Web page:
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ArticleName Dynamics of formation and properties of cryolite-alumina crusts
DOI 10.17580/tsm.2020.08.07
ArticleAuthor Isaeva L. A., Mikhalev Yu. G., Zharinova N. Yu.

Siberian Federal University, Krasnoyarsk, Russia:

L. A. Isaeva, Associate Professor at the Department of Non-Ferrous Metallurgy, Candidate of Chemical Sciences
Yu. G. Mikhalev, Professor at the Department of Physical and Inorganic Chemistry, Doctor of Chemical Sciences, e-mail:
N. Yu. Zharinova, Associate Professor at the Geography Department1, Candidate of Biological Sciences


This paper describes the results of an experimental study that looked at the cryolite-alumina crust formation rate. The density, strength and thickness of the obtained crusts were measured. Alumina from five different suppliers was used for crust formation. The paper describes physical and chemical properties of the alumina products used. Two types of alumina products are conventionally distinguished: A — the ones made in Russia and neighbouring countries; B — imported sandy alumina. The paper describes the experimental unit, as well as the experimental methods applied. Graphs are included showing the temperature-time relationship at different alumina fill levels. The obtained data were used to calculate the crust formation rate (V), the heat flow (Q) through the alumina crust and the heat conductivity of the crust (λк). The calculation technique is also described in the paper. Graphs are included that show the relationship between the molten electrolyte rise level in alumina fill and time for different types of alumina. There was observed an almost linear dependence of the electrolyte rise level on time, and the crust was growing continuously as long as it stayed in contact with electrolyte. It is shown that, as compared with type A aluminas, sandy aluminas (type B) form a cryolite-alumina crust 2–3 times quicker due to a quicker penetration of electrolyte. Because of the high concentration of α-Al2O3 and –45 μm particles in type A aluminas, the crusts formed with them are inferior to the ones formed with type B aluminas in terms of heat conductivity, thickness and strength. The obtained results can be used to calculate the heat losses occurring in cells through the cryolite-alumina crust. Process personnel can use the given data to interpret the reaction of the cell to a different type of alumina used.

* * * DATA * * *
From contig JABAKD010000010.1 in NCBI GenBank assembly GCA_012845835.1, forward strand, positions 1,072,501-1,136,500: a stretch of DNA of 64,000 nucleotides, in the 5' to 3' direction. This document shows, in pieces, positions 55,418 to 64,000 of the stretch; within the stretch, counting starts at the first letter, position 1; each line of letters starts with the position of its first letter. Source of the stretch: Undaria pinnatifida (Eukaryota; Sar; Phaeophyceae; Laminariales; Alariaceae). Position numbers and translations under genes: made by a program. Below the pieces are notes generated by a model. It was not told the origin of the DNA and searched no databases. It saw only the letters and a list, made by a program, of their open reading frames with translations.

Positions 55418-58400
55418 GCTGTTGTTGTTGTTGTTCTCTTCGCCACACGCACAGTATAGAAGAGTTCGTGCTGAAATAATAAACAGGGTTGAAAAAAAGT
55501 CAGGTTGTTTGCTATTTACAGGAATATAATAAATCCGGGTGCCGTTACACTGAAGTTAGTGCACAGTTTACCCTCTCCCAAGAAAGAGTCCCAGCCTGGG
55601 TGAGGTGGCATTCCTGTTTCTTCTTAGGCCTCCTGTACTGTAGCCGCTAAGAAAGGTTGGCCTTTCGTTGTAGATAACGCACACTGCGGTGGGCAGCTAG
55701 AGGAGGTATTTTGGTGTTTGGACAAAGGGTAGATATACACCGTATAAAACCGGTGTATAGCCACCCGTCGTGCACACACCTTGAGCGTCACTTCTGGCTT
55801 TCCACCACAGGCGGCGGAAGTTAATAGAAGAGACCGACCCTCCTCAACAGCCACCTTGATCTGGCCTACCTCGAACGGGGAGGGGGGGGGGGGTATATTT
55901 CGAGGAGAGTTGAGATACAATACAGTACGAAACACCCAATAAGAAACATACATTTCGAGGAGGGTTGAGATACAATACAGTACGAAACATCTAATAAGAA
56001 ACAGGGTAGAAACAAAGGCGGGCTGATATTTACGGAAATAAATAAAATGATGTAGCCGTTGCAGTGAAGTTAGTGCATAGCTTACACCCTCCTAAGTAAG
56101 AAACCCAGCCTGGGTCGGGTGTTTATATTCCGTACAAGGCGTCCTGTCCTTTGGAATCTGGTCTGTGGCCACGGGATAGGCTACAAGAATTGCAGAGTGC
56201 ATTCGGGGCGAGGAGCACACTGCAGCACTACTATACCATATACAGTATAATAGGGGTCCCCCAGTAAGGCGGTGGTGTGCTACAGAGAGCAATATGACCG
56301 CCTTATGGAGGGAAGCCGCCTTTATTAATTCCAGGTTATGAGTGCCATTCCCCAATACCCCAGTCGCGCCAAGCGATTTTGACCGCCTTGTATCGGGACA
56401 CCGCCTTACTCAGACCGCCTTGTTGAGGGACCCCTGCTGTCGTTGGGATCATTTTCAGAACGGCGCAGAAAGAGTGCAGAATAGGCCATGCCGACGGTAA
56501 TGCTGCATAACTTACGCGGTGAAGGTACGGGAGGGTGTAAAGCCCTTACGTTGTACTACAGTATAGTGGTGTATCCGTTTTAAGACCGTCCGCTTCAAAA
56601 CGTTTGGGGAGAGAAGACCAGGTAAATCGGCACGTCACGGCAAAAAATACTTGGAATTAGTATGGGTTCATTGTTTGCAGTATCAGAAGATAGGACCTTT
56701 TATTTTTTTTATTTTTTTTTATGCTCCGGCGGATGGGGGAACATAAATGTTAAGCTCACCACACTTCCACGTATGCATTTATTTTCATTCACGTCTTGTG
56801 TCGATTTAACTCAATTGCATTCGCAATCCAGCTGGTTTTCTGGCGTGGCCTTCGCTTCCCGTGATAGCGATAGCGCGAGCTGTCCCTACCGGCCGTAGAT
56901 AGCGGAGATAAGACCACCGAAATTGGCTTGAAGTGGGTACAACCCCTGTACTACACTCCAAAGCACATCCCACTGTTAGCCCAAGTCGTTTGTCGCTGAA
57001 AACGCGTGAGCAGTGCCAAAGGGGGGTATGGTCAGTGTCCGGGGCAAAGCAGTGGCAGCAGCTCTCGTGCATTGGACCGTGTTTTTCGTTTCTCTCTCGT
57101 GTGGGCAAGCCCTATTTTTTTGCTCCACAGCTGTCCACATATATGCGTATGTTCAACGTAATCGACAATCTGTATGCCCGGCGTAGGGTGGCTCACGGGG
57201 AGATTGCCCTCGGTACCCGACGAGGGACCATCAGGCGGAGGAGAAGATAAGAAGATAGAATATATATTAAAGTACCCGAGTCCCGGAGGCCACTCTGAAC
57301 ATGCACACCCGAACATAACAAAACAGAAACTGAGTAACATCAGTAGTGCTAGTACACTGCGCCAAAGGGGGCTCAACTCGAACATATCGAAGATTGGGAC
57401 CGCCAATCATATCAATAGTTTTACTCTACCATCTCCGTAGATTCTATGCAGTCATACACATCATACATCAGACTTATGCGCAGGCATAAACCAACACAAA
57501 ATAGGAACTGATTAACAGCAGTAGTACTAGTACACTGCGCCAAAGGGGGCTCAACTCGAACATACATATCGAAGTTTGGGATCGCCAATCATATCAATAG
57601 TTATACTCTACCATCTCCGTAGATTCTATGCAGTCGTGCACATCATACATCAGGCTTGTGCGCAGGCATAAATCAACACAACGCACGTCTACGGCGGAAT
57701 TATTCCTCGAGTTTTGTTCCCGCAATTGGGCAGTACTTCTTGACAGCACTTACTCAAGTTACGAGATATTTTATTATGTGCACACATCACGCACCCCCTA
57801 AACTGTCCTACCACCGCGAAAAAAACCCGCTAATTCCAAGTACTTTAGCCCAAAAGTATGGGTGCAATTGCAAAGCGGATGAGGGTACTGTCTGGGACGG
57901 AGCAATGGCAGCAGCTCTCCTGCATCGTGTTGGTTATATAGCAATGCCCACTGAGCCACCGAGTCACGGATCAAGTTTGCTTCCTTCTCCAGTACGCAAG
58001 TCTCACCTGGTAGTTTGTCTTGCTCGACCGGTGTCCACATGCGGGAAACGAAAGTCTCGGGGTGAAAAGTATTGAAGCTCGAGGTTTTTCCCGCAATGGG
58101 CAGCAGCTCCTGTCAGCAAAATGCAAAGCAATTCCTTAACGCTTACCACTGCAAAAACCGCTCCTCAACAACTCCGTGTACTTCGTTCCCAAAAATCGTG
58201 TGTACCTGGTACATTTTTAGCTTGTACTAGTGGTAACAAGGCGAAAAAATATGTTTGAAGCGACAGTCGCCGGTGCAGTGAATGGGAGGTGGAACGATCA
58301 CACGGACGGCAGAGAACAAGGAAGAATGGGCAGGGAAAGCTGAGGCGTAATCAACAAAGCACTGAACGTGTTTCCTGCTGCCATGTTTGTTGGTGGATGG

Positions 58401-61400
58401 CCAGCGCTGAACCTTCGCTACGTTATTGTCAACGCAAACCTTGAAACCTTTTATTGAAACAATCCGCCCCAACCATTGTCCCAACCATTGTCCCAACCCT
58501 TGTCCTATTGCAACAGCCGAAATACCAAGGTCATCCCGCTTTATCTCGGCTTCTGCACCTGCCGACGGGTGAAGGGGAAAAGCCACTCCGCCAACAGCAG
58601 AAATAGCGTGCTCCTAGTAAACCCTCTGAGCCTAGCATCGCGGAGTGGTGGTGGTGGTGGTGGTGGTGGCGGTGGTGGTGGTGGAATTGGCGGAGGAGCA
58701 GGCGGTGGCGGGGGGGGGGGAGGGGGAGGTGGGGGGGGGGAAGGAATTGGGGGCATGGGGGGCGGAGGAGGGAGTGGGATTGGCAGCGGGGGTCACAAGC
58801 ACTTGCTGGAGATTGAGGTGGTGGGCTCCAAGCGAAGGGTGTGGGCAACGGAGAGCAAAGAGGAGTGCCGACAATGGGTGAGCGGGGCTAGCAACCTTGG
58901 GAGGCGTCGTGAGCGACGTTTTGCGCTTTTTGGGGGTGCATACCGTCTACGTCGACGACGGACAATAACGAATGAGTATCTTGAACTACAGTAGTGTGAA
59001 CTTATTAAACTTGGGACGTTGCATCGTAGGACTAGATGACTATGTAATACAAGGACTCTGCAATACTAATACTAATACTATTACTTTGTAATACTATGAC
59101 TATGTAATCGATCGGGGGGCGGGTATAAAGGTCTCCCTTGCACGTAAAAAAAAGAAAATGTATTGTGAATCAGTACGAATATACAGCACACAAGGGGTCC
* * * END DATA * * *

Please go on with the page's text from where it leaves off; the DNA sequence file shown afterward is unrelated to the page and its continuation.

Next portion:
keywords Alumina, cryolite-alumina crust, electrolyte, cell, cryolite ratio, temperature, heat flow, heat conductivity

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